Dog Breathing Heavily With Tongue Hanging Out

If you notice a dog breathing heavily with tongue hanging out, it can be a symptom of:

  • Heatstroke
  • Poisoning
  • Respiratory disorders
  • Overheating and chronic illness.


Dog Breathing Heavily With Tongue Hanging Out

Although some heavy breathing is normal in dogs, If the labored breathing is excessive, you should take your dog to a clinic and consult your veterinarian.

Earlier this week, I had a small emergency with my dog. While playing on a hot summer day, he was happy and playful and panting a lot.

Soon afterward, I noticed my dog breathing heavily with tongue hanging out.

The dog was overheating, and, thankfully, he is fine.

But after going through this ordeal, I started researching and learning about the various reasons behind heavy breathing in dogs.

When a dog is breathing heavily with its tongue hanging out, that can be a symptom of a heatstroke, poisoning, respiratory disorders, or heart and chronic illnesses.

Although some heavy panting is normal in dogs, if the labored breathing is excessive, you should take your dog to a clinic and consult your veterinarian.


Dog Breathing Heavily Is It Always a Reason For Concern?

First off, let’s talk about normal breathing in dogs.

According to experts, dogs take 30 to 40 breaths per minute. They will breathe heavily or pant with their tongue hanging out if they are too warm, excited, or stressed.

Canines also tend to stick their tongues out quite often, especially if it’s warm outside since that cools them down.

So, if your dog is breathing a bit more heavily for a short time, or with its tongue hanging out after excessive exercise, for example, there is no need to panic.

However, if the breathing changes suddenly, or if you notice other changes in behavior, like the dog hiding or acting tired, you might have a reason for concern — especially if this goes on for a while.


Five Most Common Reasons for a Dog Breathing Heavily With Tongue Hanging Out


1.  Respiratory Disorders

Like with humans, a dog’s respiratory system includes several parts: nose and mouth, throat, trachea, and lungs.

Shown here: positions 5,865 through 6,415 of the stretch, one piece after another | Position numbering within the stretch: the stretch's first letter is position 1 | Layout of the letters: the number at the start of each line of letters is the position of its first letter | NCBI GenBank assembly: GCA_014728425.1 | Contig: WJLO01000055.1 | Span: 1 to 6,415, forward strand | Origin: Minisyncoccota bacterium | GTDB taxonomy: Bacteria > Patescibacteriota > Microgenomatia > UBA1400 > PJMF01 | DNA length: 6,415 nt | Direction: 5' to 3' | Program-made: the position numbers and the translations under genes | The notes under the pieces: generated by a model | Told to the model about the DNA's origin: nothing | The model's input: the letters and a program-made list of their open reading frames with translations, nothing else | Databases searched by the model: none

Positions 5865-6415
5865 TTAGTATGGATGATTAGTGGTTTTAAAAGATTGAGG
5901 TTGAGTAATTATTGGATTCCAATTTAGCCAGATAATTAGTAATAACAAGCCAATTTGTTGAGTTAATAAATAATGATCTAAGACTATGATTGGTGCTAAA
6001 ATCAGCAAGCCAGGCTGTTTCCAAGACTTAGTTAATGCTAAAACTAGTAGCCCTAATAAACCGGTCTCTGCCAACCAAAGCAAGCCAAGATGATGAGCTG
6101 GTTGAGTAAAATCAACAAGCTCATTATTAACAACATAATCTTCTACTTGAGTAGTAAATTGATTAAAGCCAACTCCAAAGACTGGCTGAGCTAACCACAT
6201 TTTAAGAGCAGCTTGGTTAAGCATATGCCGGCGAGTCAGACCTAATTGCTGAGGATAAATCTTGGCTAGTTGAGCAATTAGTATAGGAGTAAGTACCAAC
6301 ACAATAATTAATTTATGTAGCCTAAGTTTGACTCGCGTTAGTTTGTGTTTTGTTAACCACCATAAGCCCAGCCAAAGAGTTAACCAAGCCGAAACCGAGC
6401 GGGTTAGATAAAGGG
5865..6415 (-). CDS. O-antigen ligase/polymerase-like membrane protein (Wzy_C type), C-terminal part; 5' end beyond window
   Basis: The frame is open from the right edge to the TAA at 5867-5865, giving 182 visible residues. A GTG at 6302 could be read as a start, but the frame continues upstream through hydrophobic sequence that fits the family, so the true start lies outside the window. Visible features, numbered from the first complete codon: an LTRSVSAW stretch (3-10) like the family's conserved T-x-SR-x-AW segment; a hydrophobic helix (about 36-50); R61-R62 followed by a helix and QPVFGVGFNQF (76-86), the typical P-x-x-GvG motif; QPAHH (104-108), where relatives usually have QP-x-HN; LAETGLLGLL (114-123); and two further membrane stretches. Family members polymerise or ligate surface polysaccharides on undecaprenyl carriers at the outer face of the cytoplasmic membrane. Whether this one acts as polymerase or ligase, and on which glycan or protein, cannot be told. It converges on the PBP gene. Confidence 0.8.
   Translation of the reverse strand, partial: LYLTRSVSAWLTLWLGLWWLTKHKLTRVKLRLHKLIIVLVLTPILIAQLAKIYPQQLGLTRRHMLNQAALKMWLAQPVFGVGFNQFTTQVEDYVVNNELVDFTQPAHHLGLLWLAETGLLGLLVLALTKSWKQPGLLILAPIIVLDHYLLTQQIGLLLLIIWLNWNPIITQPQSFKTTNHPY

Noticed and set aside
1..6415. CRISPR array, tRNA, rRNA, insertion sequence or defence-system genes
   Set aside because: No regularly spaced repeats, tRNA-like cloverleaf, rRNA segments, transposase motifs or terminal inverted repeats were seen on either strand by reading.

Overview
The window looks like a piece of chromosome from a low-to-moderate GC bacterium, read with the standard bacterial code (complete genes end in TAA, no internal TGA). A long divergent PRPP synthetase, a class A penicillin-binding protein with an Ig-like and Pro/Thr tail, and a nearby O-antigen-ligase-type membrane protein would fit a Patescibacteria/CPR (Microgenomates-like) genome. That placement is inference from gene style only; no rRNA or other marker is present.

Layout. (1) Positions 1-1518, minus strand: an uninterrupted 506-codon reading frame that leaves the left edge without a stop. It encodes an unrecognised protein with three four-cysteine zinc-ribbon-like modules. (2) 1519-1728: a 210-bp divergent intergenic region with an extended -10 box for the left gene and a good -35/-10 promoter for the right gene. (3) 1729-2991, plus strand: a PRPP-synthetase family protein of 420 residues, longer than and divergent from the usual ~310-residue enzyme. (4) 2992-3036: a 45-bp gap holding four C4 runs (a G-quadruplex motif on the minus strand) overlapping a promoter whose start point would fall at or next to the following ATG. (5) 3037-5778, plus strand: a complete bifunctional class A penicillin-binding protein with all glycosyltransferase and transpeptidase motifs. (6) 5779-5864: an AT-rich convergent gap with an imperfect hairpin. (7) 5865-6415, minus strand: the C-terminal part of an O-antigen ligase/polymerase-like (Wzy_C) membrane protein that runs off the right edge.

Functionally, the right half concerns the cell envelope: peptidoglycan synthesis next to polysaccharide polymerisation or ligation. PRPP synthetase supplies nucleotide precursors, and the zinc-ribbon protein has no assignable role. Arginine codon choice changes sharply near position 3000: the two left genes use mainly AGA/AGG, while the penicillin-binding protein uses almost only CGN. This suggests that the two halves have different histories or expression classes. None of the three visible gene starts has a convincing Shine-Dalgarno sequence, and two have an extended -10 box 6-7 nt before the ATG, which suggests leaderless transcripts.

Obstruction or disease in any of those parts can cause breathing problems.

If the dog suffers a respiratory system disease, the symptoms will likely appear gradually and over time.

With age, there is an average decline of respiratory functions. That means that older dogs can experience some breathing difficulties.

Some dog breeds are also more susceptible to breathing problems.

Small, flat-faced dogs like Pugs and French Bulldogs are usually loud, heavy breathers because of their short and narrow nostrils.


2. Poisoning 

Aside from respiratory issues, in the case of poisoning, you will probably notice other symptoms.

Your dog may also experience diarrhea, vomiting, and blood in the stool (depending on the poison).


3. Heatstroke 

Dogs will breathe more heavily when they are too hot.

It is important to notice the difference between your dog feeling hot, and your dog having a heatstroke.

Additional symptoms of heatstroke include vomiting, diarrhea, thick saliva, and a bright red tongue.


4. Pain 

If a dog is in discomfort and in pain, regardless if it is a result of some injury or illness, its breathing patterns might change.

There will be other symptoms like loss of appetite, hiding, or licking a particular body part.


5. Congestive Heart Failure or Heartworms 

Congestive heart failure means that your dog’s heart is damaged and is not pumping enough blood.

As a result, its body cells are not getting enough oxygen and the respiratory system has to work extra hard, which may cause heavy breathing.

Heartworm is a parasite spread by mosquito bites that can infect the dog’s heart and lungs.

In the case of congestive heart failure or a heartworm infestation, your dog will breathe heavily.

It will also show less interest in exercising and cough because of retained fluids in the lungs.

Both conditions can be life-threatening and need professional treatment.


What Can I Do?

Preventing the symptoms is always better than having to treat them.

  • Take your dog for regular health-checks. Give your pet preventive medication along with regular exercise and a healthy diet. If your dog receives proper care, the chances that some illness or heartworm will go undetected are slim.
  • Furthermore, you can prevent heatstroke that would cause heavy breathing by always making sure your dog has enough water and shade. Never leave your pet in a closed vehicle or in the sun.
  • If you suspect heatstroke, cool down your dog with cold towels and take it to the vet.


The best and safest advice in the case you notice your dog breathing heavily with tongue hanging out is to take your pet to the nearest vet clinic immediately.

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